Chinese people will paint their front door red as a symbol of happiness and good fortune. They may also choose to hide their knives so that nobody cuts themselves as though cutting could impact on the luck of the entire family for the coming year.
Residents in Johannesburg party hard by throwing old appliances out of the window, representing the adage ‘out with the old and in with the new’
On new year’s eve Budapest’s time wheel runs out, it is then mechanically rotated so that the sand can run through it for another year.
People usher in the new year with a good old fashioned fist fight to settle their differences. They then wipe the slate clean for the new year.
Traditionally New Years’ day involves Estonians trying to eat seven, nine or twelve times, as they are lucky numbers. The more they eat, the more plentiful food will be in the coming year.
Victoria Falls, Zimbabwe:
Described as a ‘Three Day New Years’ Extravaganza’, the celebrations begin on December 29th in one of the seven natural wonders of the world. The Victoria Falls Carnival provides a festival-style event, meaning visitors and locals alike can celebrate the New Year in a truly epic way.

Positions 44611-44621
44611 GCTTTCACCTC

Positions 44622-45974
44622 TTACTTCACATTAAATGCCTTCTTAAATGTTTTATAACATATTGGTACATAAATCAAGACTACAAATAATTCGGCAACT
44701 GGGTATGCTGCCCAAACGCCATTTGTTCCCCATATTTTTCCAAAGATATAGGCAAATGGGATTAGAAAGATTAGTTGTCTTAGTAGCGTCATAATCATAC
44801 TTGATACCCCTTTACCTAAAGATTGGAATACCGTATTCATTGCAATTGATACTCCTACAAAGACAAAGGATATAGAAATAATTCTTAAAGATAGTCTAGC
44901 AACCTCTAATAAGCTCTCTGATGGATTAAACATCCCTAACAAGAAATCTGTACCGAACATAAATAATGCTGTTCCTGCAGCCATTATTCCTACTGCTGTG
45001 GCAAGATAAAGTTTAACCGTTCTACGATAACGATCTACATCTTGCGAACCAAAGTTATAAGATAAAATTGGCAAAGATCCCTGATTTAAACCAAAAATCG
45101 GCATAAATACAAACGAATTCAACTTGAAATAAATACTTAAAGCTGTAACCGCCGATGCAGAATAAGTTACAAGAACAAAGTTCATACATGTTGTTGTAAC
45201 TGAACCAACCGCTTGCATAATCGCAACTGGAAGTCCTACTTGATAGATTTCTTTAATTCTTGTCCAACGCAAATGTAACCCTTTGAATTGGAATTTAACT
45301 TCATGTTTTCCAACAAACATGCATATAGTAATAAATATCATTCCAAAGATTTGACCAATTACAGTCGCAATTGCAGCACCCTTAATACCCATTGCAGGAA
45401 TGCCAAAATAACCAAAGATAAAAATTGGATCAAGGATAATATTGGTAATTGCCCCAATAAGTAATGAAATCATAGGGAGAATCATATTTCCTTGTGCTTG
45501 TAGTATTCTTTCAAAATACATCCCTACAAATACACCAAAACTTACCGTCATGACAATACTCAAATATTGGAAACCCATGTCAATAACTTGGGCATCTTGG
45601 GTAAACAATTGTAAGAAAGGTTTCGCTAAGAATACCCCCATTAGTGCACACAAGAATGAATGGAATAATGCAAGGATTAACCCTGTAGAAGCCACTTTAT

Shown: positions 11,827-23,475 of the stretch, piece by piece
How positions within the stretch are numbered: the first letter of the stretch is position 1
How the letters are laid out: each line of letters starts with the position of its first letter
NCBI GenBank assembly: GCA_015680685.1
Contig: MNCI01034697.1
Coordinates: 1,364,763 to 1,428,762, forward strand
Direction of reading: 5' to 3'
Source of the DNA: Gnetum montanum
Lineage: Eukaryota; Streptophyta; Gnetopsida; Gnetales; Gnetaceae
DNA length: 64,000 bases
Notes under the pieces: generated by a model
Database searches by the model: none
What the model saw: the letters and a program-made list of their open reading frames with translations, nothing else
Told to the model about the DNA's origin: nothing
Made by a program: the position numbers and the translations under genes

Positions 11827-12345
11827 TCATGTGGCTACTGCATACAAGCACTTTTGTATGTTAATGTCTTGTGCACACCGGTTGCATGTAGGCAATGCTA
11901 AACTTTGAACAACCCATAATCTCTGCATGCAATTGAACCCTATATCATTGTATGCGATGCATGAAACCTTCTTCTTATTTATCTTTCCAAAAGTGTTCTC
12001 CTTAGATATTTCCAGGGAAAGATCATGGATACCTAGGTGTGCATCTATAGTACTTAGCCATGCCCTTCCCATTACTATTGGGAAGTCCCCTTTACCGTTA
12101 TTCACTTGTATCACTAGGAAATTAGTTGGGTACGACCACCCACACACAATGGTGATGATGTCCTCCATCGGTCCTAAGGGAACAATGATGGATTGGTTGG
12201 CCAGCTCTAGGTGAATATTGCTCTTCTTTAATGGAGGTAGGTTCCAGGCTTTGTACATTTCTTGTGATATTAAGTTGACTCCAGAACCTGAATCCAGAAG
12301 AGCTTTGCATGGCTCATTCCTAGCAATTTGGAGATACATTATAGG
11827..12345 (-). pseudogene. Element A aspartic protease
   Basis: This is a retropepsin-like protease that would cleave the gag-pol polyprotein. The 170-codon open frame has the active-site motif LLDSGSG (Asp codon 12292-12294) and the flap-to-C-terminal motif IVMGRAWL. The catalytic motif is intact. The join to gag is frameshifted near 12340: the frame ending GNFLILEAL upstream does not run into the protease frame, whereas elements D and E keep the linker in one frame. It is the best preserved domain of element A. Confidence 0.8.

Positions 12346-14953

In Denmark, They smash dishes and glasses against the homes of their friends. Just another form of displaying affection, right! Also, when the clock turns 12, it is believed that leaping off from a chair will bring some fortune.
The Greeks believe that turning the lights off during the midnight will help them in welcoming the new year with fresh eyes. With this, it’ll give them a fresh perspective to look at their lives.
Philippines people carry coins in their pockets, eat and display fruits that are round in shape. According to their beliefs, round objects are a sign of prosperity and hence one should keep them for a flourishing new year.
In the hope of a travel filled year ahead, Colombians carry a suitcase around with them on the 31st of December.